3000-Year-Old Prayer House Discovered
Published: February 8, 2006 | 3472nd good news item since 2003
Everyday some new interesting discoveries are made in Qoli-Darvish historical site near Qom. Discovery of a fire temple and prayer house with an urban architectural plan belonging to the Iron Age for the first time in this historical site as well as a jar burial dating back to the third millennium BC have encouraged archaeologists to continue their studies in Qoli-Darvish historical site.
“This season of excavation in Qoli Darvish historical site was so fruitful that two months of excavations was not enough to finish excavation studies on this ancient site. Therefore, we need more time to complete our excavations,” said Siamak Sarlak, head of excavation team in Qoli-Darvish historical site.
Qoli Darvish historical Tepe (hill), located on the way of Qom-Jamkaran highway, is one of the most important historical sites in the Central Plateau belonging to the Iron Age. Archeological excavations in Qoli Darvish historical site indicate that residency in Qom dates back to forth millennium BC.
During the third season of archeological excavations in Qoli Darvish Tepe, the first fire temple and prayer house belonging to the Iron Age in the Central Plateau of Iran was discovered and unearthed which had remained almost intact and is considered one of the most important discoveries in this historical site.
“This prayer house with the fire temple at its center was deliberately sealed with adobe during the first millennium BC, and then the raised platform of Qoli Darvish was built on it. The excavation team in Qoli Darvish succeeded in unearthing this prayer house, which is almost intact after 3000 years,” added Sarlak.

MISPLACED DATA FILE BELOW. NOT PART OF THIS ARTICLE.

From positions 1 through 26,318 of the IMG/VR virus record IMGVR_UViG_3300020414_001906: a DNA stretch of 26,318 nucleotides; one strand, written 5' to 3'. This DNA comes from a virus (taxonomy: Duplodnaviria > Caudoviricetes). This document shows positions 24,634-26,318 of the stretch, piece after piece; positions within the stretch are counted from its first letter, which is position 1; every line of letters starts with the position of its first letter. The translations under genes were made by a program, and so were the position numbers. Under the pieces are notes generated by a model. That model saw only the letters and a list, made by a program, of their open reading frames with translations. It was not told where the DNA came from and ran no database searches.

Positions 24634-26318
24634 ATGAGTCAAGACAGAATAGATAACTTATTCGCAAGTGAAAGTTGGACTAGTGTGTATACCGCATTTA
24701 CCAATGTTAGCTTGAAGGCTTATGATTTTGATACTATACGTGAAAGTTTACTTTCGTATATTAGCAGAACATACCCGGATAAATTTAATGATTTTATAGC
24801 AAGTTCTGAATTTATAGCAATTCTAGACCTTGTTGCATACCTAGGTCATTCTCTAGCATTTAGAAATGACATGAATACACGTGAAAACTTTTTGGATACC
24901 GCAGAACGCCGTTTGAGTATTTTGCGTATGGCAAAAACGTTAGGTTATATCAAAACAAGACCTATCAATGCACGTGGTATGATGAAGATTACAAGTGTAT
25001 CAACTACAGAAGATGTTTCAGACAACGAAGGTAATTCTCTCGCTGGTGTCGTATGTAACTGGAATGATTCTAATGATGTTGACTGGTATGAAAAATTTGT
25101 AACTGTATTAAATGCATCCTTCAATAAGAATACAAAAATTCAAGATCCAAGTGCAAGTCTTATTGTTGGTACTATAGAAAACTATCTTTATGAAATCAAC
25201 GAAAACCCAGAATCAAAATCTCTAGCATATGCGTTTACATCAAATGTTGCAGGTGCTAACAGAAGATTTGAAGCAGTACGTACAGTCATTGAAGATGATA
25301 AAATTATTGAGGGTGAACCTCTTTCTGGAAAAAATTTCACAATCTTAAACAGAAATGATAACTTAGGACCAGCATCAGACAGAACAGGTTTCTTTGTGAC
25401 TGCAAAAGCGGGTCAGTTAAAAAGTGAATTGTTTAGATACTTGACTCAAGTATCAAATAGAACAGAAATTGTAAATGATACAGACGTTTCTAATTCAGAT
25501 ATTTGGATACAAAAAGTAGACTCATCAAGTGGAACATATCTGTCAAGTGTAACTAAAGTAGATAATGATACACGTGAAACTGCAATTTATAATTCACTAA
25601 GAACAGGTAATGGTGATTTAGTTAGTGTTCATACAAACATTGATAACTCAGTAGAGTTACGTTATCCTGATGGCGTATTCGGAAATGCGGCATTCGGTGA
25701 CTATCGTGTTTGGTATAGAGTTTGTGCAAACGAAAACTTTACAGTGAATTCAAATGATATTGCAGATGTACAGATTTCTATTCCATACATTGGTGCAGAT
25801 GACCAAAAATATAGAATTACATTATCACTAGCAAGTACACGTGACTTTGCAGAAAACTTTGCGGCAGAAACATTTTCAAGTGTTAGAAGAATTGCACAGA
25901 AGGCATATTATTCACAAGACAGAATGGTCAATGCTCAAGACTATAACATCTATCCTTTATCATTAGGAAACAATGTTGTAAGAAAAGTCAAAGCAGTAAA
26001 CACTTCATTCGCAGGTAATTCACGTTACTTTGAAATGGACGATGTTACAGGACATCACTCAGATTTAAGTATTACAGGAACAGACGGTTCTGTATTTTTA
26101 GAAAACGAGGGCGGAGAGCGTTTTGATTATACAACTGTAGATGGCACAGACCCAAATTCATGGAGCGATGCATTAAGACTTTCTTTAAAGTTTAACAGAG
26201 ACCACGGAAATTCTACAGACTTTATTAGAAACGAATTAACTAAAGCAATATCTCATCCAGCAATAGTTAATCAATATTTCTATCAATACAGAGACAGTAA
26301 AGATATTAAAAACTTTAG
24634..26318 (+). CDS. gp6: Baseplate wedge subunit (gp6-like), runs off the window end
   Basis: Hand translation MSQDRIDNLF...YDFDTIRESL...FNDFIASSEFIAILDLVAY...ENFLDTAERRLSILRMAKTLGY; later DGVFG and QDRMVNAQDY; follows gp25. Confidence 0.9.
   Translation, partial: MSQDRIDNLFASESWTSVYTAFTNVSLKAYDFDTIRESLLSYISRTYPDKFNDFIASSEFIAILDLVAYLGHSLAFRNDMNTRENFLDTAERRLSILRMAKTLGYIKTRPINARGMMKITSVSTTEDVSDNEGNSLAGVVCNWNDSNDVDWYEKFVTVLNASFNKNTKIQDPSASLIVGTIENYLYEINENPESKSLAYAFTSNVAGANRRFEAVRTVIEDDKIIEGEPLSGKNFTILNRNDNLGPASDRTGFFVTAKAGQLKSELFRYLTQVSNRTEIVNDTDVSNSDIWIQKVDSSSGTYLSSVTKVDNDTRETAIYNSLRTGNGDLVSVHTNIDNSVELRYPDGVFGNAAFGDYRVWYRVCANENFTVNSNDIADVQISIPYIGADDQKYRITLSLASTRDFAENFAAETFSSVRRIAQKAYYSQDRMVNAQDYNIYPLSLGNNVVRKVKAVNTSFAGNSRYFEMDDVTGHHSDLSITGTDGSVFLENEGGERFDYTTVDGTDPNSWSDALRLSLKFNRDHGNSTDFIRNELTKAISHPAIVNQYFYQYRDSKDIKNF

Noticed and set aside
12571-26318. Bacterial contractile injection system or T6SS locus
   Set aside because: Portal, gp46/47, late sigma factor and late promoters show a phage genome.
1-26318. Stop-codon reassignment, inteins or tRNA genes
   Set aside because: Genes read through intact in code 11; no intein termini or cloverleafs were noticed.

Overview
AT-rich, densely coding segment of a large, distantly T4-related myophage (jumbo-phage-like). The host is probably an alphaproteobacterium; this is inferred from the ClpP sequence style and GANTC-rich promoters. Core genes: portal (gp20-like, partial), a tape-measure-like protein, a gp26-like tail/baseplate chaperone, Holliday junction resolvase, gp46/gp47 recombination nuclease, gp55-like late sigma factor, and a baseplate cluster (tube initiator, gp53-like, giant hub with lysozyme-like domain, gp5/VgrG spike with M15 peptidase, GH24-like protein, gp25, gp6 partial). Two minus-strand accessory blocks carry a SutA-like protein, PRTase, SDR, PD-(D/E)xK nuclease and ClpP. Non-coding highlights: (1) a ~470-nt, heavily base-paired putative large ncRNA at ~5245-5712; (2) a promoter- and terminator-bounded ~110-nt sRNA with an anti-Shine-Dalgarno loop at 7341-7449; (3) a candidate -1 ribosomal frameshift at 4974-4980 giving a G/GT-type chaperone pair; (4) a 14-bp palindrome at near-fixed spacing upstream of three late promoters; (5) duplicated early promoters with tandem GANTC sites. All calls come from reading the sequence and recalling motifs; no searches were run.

The first urban architectural plan belonging to the Iron Age (the first millennium BC) along with a jar burial dating back to the third millennium BC were the other important discoveries in Qoli Darvish hill.
“During the archeological excavations in the 5000-year-old layers of Qoli Darvish, we could trace the developed culture of inhabitants of this region which was quite unique in Central Plateau of Iran,” explained Sarlak.
According to Sarlak, two months was certainly not enough to complete the research during this season of excavation. Therefore, the Archeological Research Center was asked to extend the duration of this season of excavation for another month. Fortunately, the research center has shown its agreement with this proposal, but the only problem that remains is providing of the budget.
First archeological excavations in this historical hill started three years ago which resulted in numerous discoveries such that the archeologists now regard Qoli Darvish Tepe as a potential archeological site in which hides valuable information about this region’s past.